Militarism (noun) – 1. The spirit or tendencies of a professional soldier. 2. Undue prevalence of the military spirit or ideals.
The story of the Third Doctor and the militarism inherent in his tenure starts, I think, with the Daleks. Before those BEMs (bug-eyed monsters) burst on to the scene, it was pretty clear what Doctor Who was going to be: the strange tale of two teachers who have been plucked out of their normal lives and sent on a journey through time and space. A television show that was going to use its ability to travel anywhere and anywhen to inform as well as an entertain (“Doctor, what’s gravity?”) So far, so Reithian. It was the Daleks, in their first appearance, which blew all of that out of the water. Their popularity ripped up Doctor Who’s original ‘rulebook’ on so many levels.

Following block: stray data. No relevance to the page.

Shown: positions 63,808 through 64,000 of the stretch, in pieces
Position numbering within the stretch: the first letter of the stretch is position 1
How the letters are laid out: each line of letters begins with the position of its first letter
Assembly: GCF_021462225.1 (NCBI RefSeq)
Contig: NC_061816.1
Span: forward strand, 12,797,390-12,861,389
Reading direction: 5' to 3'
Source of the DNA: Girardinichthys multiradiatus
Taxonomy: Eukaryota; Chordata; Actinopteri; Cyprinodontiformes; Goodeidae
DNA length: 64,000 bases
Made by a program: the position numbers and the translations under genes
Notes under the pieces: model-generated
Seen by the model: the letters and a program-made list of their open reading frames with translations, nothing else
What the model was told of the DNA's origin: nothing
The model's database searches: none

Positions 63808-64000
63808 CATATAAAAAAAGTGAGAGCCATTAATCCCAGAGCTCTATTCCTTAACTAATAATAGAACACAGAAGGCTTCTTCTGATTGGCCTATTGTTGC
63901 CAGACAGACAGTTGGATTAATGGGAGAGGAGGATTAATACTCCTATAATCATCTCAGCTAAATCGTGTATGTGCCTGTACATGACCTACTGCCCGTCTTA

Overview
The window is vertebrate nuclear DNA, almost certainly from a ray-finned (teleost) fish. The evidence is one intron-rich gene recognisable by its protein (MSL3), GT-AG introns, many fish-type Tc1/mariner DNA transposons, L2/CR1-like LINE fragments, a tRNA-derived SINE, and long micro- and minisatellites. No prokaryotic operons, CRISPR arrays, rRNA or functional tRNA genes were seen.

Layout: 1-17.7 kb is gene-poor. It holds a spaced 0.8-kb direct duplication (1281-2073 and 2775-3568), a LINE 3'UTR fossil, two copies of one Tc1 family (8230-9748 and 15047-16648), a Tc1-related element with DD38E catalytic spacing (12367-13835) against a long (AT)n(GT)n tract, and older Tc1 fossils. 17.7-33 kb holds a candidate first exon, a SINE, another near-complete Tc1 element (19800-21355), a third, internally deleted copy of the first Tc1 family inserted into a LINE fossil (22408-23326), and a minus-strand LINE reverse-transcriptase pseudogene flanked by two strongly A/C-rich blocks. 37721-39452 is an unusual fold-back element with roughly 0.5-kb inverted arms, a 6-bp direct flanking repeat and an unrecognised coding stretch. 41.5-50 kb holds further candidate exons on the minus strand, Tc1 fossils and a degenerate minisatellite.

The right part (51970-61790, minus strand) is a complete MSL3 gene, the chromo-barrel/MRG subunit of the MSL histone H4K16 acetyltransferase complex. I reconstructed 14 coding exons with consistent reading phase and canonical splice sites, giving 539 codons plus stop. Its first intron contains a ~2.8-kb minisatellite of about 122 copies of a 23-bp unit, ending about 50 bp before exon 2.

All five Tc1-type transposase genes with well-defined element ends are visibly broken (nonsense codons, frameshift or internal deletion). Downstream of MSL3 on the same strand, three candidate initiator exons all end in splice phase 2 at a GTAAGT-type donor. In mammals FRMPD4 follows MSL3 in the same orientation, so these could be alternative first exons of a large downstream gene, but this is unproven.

Doctor Who, it turned out, was actually going to be about daring escapes, cliffhangers, and screaming companions, although it would take some time before this new formula was solidly in place. It was also going to be about monsters. Those terrible things that have been bred in some corners of the universe. That have to be fought. By heroes. Not heroes like the Doctor though, at least not yet. At this point, the Doctor was a selfish old man who seemed somewhat out of his depth and tended to disassemble in the face of danger. It was only later that this would change.